Recent advances in cognitive linguistics provide new avenues for reading and interpreting Biblical Hebrew prophetic text. This volume utilises a multi-layered cognitive linguistics approach to explore Jeremiah 1:1-6:30, incorporating insights from cognitive grammar, cognitive science and conceptual blending theory. While the modern reader is separated from the originators of these texts by time, s...
Series: Beihefte zur Zeitschrift fur die Alttestamentliche Wissenschaft (Book 380)
Hardcover: 224 pages
Publisher: Walter de Gruyter (August 19, 2008)
Product Dimensions: 6.1 x 0.7 x 9.2 inches
Amazon Rank: 18199398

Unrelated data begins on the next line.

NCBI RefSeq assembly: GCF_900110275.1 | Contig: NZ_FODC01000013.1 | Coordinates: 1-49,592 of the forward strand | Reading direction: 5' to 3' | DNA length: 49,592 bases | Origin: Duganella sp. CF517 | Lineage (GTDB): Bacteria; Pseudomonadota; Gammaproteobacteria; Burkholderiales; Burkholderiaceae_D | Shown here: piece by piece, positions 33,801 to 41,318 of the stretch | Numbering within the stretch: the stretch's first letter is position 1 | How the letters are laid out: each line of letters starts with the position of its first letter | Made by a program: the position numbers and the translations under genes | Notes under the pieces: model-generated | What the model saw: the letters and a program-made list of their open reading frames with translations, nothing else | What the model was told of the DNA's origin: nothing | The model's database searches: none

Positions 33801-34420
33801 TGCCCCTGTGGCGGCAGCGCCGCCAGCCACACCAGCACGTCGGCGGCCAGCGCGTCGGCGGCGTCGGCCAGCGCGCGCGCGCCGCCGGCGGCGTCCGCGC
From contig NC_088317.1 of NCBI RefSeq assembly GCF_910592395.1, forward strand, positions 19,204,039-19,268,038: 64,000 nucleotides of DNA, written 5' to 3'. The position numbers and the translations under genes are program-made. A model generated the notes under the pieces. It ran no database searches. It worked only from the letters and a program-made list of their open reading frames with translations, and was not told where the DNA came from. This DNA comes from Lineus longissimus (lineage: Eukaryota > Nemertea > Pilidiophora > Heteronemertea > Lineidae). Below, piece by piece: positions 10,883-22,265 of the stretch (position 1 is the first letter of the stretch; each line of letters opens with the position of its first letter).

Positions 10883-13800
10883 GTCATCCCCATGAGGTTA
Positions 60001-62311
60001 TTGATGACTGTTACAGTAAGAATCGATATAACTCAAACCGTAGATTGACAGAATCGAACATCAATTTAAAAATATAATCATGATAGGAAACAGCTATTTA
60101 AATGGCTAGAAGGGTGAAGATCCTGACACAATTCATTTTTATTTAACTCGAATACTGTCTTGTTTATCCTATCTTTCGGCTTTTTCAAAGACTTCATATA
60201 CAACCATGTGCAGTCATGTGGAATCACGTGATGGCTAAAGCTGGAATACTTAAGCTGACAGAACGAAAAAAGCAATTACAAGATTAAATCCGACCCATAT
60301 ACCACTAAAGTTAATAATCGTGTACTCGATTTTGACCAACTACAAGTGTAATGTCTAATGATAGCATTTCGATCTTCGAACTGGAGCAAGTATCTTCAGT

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lture, this analysis rests on the theory that both the originators and the modern reader share common features of embodied experience. This opens the way for utilising cognitive models, conceptual metaphor and mental spaces theory when reading and interpreting ancient texts. This volume provides an introduction to cognitive theory and method. Initially, short examples from Jeremiah 1:1-6:30 are used to introduce the theory and method. This is followed by a detailed comparison of traditional and cognitive approaches to Biblical Hebrew grammar. These insights are then applied to further examples taken from Jeremiah 1:1-6:30 in order to test and refine the approach. These findings show that Jeremiah 1:1-1:3 establishes perspective for the text as a whole and that subsequent shifts in perspective may be tracked using aspects of mental spaces theory. Much of the textual content yields to concepts derived from conceptual metaphor studies and from conceptual blending theory, which are introduced and explained using examples taken from Jeremiah 1:1-6:30. The entire analysis demonstrates some of the strengths and weaknesses of using recent cognitive theories and methods for analysing and interpreting ancient texts. While such theories and methods do not obviate the need for traditional interpretive methods, they do provide a more nuanced understanding of the ancient text.